Many of us preserve our secret spots in part because we want them for ourselves. We want to know they are there for us, left in the state we found them. We want that feeling of the novel quietude, the space inherent and the security of the wild. We need them there, away from everyone. We need sometimes to be alone, to be ourselves at some feral home. The spots I’ve known, found myself or shared, or those that have been shared with me, keep me looking, hoping, searching. They fill me with a sense of gratitude and respect so good and pleasing that I can’t help but be in awe at the growth of things, life’s patterns, the measure of the world, great to small.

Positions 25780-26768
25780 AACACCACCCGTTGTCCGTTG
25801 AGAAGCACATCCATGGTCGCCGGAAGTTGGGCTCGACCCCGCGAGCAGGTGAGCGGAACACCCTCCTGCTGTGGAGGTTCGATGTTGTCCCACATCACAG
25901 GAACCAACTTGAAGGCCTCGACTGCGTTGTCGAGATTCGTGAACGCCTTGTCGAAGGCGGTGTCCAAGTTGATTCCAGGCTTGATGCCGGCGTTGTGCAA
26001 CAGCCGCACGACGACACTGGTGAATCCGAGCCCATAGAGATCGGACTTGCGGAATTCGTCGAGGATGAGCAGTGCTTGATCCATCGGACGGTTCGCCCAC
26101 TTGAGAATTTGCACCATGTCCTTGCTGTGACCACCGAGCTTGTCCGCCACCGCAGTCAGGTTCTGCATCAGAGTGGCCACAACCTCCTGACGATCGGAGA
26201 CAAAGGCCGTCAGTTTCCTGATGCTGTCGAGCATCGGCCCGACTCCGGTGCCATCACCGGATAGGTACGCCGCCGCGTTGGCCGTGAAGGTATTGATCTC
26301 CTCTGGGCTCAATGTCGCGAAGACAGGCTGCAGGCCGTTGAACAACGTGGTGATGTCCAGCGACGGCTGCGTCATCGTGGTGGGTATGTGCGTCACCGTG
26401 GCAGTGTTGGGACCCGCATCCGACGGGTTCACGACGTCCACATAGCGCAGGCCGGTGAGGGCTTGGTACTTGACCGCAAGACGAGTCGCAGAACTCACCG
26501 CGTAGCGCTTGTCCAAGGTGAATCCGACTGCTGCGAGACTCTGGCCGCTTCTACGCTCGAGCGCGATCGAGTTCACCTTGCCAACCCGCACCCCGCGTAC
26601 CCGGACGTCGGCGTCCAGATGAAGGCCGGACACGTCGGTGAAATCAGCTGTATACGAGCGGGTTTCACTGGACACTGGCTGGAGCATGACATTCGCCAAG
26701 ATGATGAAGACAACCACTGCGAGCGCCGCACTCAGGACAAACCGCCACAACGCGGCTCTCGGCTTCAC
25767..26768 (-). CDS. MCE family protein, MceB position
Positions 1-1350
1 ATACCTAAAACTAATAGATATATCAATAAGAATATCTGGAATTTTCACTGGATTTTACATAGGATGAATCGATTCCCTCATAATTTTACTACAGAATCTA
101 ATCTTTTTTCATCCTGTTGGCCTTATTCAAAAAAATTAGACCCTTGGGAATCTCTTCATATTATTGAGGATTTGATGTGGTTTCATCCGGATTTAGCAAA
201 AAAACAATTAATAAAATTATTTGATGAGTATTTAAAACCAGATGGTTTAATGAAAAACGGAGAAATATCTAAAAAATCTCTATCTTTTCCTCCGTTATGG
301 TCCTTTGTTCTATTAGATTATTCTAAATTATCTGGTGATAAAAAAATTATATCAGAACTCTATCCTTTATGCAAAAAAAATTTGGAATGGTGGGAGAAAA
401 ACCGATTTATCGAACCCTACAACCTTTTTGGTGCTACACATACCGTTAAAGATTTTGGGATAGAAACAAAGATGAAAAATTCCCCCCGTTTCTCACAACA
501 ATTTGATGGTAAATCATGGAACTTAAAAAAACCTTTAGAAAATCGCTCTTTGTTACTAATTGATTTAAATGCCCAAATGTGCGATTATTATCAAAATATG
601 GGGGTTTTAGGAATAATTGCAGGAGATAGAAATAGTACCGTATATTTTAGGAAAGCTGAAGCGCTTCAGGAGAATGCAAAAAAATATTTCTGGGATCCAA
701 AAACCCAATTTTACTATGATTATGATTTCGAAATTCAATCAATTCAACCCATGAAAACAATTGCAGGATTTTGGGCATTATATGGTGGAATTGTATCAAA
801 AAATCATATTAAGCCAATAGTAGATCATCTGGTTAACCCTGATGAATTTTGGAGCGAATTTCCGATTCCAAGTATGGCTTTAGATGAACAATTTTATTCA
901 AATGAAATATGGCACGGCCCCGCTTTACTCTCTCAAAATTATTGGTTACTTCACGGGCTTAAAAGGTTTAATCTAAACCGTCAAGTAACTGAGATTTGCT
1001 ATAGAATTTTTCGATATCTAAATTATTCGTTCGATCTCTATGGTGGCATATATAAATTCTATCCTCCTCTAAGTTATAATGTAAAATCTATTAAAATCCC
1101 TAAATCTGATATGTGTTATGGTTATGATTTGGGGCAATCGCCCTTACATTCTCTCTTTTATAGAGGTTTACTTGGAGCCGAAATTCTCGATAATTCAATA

I don’t know who or what to thank when I’m gifted a new spot or route. I thank the world for making it, the slow urge of tectonic force, the relentless seasons and sunshine, winds and rain, runoff from melting snows, and high hanging pine needles. I’m glad I went out there to look, that I made a move on some force tugging at my chest, as if I could feel new rocks and hidden glens incoming. I can almost sense a new route, where the foggy edges of possibility and reality coalesce. Am I manifesting this unknown world that does not exist until I see it? What a wondrous state, in these places, this feeling of discovery blending elements we sense and feel. We participate in the fluidity of reality. It finds us, and we, too, are real.